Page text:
I recently returned from the Royal Princess and was wondering if there was a way to contact someone who worked aboard. They were very nice and made the trip for my family and I. I would love to thank them or at least send them an email of thanks. Unfortunately I only know their name and their country as stated on their name tag. Can anyone help me?
Over the last few years, as with most companies, cruise lines have become more reluctant to give out employee information. If you have an employee name, position and ship, which you say you do, then I would suggest contacting Princess guest relations with a complimentary letter of said person. Hopefully they could forward it to the employees supervisor. For personal contact, you're basically out of luck. Remember, these people on a ship see several thousand different faces on a weekly basis and when your gone, there's another face at your table, your bar stool, etc and so it goes.
I would try going through Princess--that's your best shot.
Even if you do succeed in finding a direct way to contact the employee, please also write to the HR department at Princess giving as much detail as you can on the employee - hit job position would also be good, as the crew are rewarded for customer satisfaction and it will help them with their futures.
Princess should then forward the email either the Captain or the Deputy so that his efforts can be recognised approproately.
Last Cruise: Queen Victoria January 2016
Next: Nothing booked
Everyone has good idea how to do this. However I wouldn't want to.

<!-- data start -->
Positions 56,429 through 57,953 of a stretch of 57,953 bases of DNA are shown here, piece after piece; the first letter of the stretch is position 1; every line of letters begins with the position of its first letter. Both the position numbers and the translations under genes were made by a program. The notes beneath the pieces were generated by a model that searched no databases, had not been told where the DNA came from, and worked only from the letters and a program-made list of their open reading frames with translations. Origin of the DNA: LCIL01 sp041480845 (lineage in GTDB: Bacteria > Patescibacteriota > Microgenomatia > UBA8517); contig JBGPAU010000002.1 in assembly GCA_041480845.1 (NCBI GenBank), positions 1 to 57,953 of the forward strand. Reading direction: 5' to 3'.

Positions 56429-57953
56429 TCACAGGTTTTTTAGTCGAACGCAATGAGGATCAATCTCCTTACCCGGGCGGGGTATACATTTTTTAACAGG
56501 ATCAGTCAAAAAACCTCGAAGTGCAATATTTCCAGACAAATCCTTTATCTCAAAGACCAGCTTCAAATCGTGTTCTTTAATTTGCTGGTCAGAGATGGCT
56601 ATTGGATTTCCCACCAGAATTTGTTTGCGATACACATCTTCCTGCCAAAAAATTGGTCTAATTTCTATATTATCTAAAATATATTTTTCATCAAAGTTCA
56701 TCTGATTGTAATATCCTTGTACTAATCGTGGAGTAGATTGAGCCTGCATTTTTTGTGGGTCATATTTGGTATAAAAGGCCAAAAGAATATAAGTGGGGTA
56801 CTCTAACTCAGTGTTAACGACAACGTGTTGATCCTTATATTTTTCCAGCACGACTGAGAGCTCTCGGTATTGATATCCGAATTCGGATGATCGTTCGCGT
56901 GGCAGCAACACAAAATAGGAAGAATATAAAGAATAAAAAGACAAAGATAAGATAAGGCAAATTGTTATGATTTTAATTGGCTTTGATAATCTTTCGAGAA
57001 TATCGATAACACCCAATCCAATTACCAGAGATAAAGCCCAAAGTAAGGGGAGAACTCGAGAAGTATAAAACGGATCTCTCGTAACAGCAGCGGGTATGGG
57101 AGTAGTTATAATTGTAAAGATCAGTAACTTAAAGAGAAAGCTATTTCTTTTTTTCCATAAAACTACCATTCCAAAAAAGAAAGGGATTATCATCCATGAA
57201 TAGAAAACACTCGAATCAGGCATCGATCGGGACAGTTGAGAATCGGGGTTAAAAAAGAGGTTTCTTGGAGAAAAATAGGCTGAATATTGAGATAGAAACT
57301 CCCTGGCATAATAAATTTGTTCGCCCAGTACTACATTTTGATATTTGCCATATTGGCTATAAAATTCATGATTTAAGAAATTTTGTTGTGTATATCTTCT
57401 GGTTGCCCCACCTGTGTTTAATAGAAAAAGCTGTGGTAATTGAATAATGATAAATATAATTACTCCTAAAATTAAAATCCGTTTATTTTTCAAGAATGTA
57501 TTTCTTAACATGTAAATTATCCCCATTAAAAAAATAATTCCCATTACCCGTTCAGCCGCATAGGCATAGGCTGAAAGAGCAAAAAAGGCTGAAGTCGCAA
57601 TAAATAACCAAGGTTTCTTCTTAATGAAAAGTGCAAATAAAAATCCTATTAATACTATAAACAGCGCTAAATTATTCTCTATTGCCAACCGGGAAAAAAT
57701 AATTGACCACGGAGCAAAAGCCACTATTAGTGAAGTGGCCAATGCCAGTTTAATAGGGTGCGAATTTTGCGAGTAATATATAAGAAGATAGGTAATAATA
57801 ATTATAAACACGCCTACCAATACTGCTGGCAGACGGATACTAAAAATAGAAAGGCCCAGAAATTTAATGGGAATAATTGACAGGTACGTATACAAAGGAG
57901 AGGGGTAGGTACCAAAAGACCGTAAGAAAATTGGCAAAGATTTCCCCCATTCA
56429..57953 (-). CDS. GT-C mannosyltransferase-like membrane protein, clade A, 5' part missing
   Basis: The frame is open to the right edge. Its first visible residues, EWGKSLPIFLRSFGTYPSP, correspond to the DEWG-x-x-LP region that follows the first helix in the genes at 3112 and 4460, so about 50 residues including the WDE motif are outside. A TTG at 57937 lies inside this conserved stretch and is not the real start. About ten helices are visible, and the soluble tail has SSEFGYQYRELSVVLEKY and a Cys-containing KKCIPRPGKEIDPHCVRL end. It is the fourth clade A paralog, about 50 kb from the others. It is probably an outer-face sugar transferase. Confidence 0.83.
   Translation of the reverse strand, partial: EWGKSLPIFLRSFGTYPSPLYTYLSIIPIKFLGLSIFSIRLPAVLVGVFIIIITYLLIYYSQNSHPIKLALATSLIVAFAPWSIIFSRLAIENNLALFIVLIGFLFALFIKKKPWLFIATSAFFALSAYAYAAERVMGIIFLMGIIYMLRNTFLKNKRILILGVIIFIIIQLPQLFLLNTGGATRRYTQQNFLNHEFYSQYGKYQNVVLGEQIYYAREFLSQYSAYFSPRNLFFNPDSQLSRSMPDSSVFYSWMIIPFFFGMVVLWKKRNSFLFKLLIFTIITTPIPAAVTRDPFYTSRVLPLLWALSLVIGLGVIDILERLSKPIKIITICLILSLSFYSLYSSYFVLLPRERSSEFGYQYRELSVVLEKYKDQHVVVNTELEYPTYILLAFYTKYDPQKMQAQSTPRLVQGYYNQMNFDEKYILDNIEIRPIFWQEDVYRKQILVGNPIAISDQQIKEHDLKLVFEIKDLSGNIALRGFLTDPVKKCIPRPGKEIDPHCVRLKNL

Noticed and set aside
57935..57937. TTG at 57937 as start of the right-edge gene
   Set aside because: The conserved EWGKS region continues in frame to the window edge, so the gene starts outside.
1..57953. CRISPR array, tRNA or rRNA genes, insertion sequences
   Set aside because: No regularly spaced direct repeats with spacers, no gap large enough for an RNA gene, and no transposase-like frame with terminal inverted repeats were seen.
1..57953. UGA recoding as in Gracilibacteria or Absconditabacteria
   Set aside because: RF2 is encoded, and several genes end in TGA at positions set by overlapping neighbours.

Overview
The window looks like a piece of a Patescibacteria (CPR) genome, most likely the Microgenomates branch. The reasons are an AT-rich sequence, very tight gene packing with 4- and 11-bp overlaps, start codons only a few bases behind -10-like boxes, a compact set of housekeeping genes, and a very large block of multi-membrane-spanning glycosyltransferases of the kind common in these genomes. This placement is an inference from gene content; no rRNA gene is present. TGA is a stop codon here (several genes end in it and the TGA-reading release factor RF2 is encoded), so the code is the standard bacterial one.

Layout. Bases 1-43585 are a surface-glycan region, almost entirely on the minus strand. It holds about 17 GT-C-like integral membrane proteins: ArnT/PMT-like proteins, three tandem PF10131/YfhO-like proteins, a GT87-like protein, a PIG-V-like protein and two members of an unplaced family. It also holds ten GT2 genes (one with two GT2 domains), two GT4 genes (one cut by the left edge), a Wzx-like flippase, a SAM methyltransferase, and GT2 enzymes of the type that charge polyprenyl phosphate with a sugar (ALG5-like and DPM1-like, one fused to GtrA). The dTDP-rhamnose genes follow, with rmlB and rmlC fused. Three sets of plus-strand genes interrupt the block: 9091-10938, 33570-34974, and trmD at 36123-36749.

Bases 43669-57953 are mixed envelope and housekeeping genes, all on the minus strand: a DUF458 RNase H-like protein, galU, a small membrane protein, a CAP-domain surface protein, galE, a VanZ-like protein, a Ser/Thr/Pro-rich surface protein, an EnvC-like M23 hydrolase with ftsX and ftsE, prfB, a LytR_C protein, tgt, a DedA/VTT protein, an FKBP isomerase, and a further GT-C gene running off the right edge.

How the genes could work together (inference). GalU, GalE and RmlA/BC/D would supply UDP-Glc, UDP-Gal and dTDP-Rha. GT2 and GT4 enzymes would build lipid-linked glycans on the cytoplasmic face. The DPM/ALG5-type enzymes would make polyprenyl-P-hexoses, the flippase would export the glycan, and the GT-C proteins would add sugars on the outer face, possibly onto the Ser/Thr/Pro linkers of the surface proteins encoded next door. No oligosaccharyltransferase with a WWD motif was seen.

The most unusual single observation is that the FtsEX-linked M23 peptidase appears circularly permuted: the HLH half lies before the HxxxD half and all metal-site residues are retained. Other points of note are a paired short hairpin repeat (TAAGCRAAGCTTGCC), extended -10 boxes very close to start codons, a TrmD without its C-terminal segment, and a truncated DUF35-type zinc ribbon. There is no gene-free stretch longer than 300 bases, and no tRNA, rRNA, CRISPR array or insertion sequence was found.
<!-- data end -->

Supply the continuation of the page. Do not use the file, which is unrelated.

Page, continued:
I once went on a sister ship of another line and the one crew member expressed remembering me to the point of giving me the creeps. Didn't remember my husband.
We avoided him after that.
The crew are trained to make our trip very good and it sounds like you had a very good interaction with one. They do deserve recognition.
The other posts give good ideas.
I don't want to sound too blunt, but sometimes that's the best way.
The crew on any cruise line-- ( generally speaking ) are trained to give the customer the best service they can and in most cases they do. Some passengers respond in difference ways. Some may think it's more than being friendly when it's not, and then again, some passengers may respond to that certain few crew that think it's more than being friendly on the passengers part.
Bottom line, you know nothing of the crew, regardless of what they tell you about being single, married, etc. Then again, they know nothing about you either.
There's one thing that's pretty constant--when your cruise is over, you're history. They have an entirely different ship full of faces to deal with and as said before, there's other faces at your table, in your cabin, at your favorite bar stool or wherever.
Bottom line, treat people as you would want to be treated, be nice to crew and other passengers alike and when it's time to leave the ship, go and let the next group get on and forget Fernando, the cute bartender or Malcom, the friendly cabin steward--they have most likely forgotten you before you were off the ship, especially if there were any romantic thoughts in your head.
We meet the same crew members many times that we've made friends with from previous ships. It's nice to see an old familiar face.....as a matter of fact we caught up with a bar server on the street in Grenada recently & found out that he had a promotion to full bartender for the Hawaiian season on the Golden.